WASHINGTON â€“ Negotiators for the U.S. and Mexico appear close to striking a deal in their talks to revise the North American Free Trade Agreement, but the future of any new pact will hinge on Canada, which has sat on the sidelines during the latest round of discussions.
U.S. Trade Representative Robert Lighthizer and Mexican Economy Minister Ildefonso Guajardo are slated to resume talks WednesdayÂ for a fourth straight week as the two sides scramble to reach an agreement before the end of August.
â€œRight now, it appears they are getting incredibly close to finishing the discussions between the U.S. and Mexico,â€ said Inu Manak, who has monitored the talks for the Cato Institute, a libertarian think tank in Washington.
The U.S. and Mexico are on the precipice of settling the issues between them, but whether or not there is a final NAFTA deal done before the August deadline now depends on Canada, said Lori Wallach, director of Public Citizenâ€™s Global Trade Watch.
â€œIt would be a very big thing if the U.S. and Mexico have settled their issues,â€ Wallach said. â€œBut there is no final NAFTA deal unless Canada, in the few remaining days, agrees to rejoin the process and also comes to an agreement.â€
The U.S. and Mexico are hoping to get a deal signed before Mexican President Enrique PeÃ±a Nieto leaves office on Dec. 1. For that to happen, all sides will have to reach a preliminary agreement by Aug. 25 because the Trump administration must give Congress at least 90 daysâ€™ notice before a deal can be signed.
In Washington last week, Guajardo told reporters that the talks were advancing and that the two sides were continuing to discuss various issues.
Lighthizerâ€™s office did not respond to a request for comment. But President Donald Trump weighed in late Friday, writing on Twitter that a deal with Mexico â€œis coming along nicelyâ€ and again threatening to place tariffs on Canadian-made cars if an agreement is not reached.
â€œAutoworkers and farmers must be taken care of or there will be no deal,â€ Trump wrote. â€œNew President of Mexico has been an absolute gentleman. Canada must wait. Their Tariffs and Trade Barriers are far too high. Will tax cars if we canâ€™t make a deal!â€
Deal with Mexico is coming along nicely. Autoworkers and farmers must be taken care of or there will be no deal. New President of Mexico has been an absolute gentleman. Canada must wait. Their Tariffs and Trade Barriers are far too high. Will tax cars if we canâ€™t make a deal!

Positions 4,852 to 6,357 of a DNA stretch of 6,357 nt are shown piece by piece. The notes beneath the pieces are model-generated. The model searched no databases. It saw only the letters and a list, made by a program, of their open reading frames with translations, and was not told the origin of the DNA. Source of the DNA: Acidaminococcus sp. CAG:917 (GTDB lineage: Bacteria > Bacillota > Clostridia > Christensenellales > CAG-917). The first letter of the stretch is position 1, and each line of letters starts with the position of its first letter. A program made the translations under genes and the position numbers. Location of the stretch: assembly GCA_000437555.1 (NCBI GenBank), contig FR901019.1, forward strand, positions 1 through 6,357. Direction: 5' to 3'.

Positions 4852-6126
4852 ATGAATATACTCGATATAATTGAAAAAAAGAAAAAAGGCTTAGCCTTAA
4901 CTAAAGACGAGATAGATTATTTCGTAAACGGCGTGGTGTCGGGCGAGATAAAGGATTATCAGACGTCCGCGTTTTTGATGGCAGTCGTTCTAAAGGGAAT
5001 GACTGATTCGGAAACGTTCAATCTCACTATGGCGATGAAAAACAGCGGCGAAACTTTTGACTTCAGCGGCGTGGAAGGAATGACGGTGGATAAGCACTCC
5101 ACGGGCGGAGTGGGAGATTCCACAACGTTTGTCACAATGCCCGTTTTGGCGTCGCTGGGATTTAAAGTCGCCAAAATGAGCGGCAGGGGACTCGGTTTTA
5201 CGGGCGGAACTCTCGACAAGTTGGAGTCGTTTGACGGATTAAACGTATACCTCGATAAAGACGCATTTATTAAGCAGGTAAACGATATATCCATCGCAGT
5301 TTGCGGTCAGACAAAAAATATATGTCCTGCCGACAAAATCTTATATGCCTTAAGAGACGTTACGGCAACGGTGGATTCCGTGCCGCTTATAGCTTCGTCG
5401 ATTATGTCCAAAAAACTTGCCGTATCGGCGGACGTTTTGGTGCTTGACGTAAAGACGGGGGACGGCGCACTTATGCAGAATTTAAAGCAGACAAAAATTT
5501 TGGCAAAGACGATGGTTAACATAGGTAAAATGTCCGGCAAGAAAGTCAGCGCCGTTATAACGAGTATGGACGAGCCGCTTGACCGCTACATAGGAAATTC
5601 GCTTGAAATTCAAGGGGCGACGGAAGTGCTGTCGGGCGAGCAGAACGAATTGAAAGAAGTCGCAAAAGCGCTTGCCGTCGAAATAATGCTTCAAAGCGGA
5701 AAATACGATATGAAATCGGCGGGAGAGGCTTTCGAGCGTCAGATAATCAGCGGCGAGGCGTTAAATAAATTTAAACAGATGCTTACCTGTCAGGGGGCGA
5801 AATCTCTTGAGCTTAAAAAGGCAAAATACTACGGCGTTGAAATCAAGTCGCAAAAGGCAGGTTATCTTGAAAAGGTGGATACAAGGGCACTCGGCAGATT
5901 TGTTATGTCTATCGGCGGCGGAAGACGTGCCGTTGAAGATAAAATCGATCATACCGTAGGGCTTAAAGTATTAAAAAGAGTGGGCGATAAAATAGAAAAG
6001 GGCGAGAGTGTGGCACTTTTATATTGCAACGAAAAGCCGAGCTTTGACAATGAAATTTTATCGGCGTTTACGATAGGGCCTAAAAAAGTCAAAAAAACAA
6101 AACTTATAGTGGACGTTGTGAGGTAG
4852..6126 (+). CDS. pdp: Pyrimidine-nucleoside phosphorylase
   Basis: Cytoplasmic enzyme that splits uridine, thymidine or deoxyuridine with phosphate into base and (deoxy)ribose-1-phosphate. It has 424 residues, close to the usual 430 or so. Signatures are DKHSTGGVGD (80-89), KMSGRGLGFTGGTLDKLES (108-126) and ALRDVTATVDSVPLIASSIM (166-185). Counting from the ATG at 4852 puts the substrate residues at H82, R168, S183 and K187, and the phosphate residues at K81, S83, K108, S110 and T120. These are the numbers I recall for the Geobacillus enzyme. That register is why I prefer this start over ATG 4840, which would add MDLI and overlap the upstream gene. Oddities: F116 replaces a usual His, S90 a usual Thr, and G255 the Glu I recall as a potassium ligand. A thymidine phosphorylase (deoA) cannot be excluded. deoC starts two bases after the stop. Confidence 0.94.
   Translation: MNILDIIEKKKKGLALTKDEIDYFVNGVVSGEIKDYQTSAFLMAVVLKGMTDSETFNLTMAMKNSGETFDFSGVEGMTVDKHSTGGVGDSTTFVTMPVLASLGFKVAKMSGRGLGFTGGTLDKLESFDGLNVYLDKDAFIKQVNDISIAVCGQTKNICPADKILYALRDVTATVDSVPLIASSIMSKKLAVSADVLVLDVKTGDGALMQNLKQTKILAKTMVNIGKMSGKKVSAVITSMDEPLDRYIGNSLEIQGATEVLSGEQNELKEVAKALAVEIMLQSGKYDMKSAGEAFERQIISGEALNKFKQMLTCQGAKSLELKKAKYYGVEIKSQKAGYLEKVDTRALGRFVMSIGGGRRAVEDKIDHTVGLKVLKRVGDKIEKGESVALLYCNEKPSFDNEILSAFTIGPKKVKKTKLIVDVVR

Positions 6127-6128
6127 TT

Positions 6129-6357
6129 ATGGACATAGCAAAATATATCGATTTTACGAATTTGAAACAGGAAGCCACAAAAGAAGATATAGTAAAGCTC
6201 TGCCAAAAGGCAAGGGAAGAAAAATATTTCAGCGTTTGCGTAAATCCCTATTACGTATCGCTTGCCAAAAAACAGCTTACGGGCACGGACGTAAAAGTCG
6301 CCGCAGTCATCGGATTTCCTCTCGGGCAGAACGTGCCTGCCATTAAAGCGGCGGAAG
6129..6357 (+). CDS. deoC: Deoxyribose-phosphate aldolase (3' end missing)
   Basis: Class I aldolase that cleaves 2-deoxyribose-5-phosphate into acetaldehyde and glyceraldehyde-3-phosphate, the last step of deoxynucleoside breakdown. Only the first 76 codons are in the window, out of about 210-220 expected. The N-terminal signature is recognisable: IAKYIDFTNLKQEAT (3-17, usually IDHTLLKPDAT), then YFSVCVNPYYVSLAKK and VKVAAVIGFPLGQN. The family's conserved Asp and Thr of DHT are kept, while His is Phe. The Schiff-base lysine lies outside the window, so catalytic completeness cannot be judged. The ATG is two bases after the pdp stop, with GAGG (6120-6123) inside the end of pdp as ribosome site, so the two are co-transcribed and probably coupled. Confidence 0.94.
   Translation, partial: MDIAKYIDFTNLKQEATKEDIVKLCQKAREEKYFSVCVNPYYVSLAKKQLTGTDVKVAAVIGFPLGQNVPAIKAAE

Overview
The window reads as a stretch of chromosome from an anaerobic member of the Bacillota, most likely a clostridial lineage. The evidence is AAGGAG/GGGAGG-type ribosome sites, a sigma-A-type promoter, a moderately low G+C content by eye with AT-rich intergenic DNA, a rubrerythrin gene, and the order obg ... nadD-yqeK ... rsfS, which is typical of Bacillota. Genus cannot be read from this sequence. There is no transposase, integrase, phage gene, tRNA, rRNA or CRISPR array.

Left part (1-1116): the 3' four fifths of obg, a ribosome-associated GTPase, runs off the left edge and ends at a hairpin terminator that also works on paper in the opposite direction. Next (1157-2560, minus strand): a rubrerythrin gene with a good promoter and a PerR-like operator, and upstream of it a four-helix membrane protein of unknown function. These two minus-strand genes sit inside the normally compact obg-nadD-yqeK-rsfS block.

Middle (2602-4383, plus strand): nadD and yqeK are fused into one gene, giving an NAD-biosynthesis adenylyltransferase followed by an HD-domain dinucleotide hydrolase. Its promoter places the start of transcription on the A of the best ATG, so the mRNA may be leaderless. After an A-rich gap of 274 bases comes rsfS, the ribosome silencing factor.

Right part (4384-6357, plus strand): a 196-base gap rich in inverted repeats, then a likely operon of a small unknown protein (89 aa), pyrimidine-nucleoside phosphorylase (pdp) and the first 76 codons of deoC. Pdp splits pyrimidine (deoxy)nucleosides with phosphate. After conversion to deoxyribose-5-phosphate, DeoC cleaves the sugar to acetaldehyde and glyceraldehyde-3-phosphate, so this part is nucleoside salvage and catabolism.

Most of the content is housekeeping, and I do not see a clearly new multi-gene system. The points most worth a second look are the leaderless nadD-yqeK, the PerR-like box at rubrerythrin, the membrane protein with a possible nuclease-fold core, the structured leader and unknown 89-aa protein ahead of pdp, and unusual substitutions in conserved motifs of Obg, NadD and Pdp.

â€” Donald J. Trump (@realDonaldTrump) August 10, 2018
One of the key sticking points in the talks has centered on the so-called auto rules ofÂ origin, which dictate that, to avoid tariffs, a certain percentage of an automobile must be built from parts that originated from countries within the NAFTA region.
Right now, that figure is 62.5 percent. U.S. negotiators proposed earlier this year raising it to 85 percent, but agreed in May to lower the threshold to 75 percent if certain parts are made by workers who earn higher wages. The U.S. reportedly wants 40 percent of light-duty vehicles and 45 percent of pick-up trucks made by workers who earn at least $16 an hour, which would essentially mean that production is done in either the United States or Canada.
â€œIf Mexico and the U.S. can resolve this issue, I think that will be very helpful for NAFTA negotiations overall, and thatâ€™s where negotiations have been focused,â€ said Antonio Ortiz-Mena, who formerly headed economic affairs for Mexicoâ€™s embassy in the United States and now is the senior vice president of the Washington-based Albright Stonebridge Group, a global business strategy firm.
Another sticking point has been the Trump administrationâ€™s push for the inclusion of a sunset provision under which the new NAFTA agreement would expire after five years unless all three countries take steps to extend it.
Mexico and Canada have both balked at such a provision, arguing that trade agreements are supposed to offer the assurance of continuity for businesses and make it easier for them to comply with regulatory requirements.
An alternative reportedly under consideration is a proposal by Canada to allow for periodic review to assess how the agreement is working and allow for parts of it to be renegotiated without subjecting the entire deal to an automatic expiration.
Canadian Prime Minister Justin Trudeau blamed Vice President Mike Penceâ€™s insistence on a five-year sunset provision for a breakdown in talks with all three countries in late May. The U.S. and Mexico resumed discussions without Canada in late July but will still have to bring the Canadians back to the table before any final deal can be reached.
For U.S. negotiators, â€œthis is a super tricky situation,â€ Wallach said. â€œThey have to get a deal with Mexico. They have to get a deal with Canada. And they have to make sure that deal can pass Congress.â€
Complicating matters further is that Congress wonâ€™t vote on any new deal until next year. And in 2019, Congress â€œis likely to be more Democratic, maybe a lot more,â€ Wallach said, â€œso they have to speculate on what can pass that Congress.â€
More: Wake up Congress, our NAFTA partners are ramping up trade in Europe and the Pacific Rim
More: Canada’s Trudeau pokes Trump on NAFTA deal
More: Trump’s tariffs spur bipartisan push to protect newspaper industry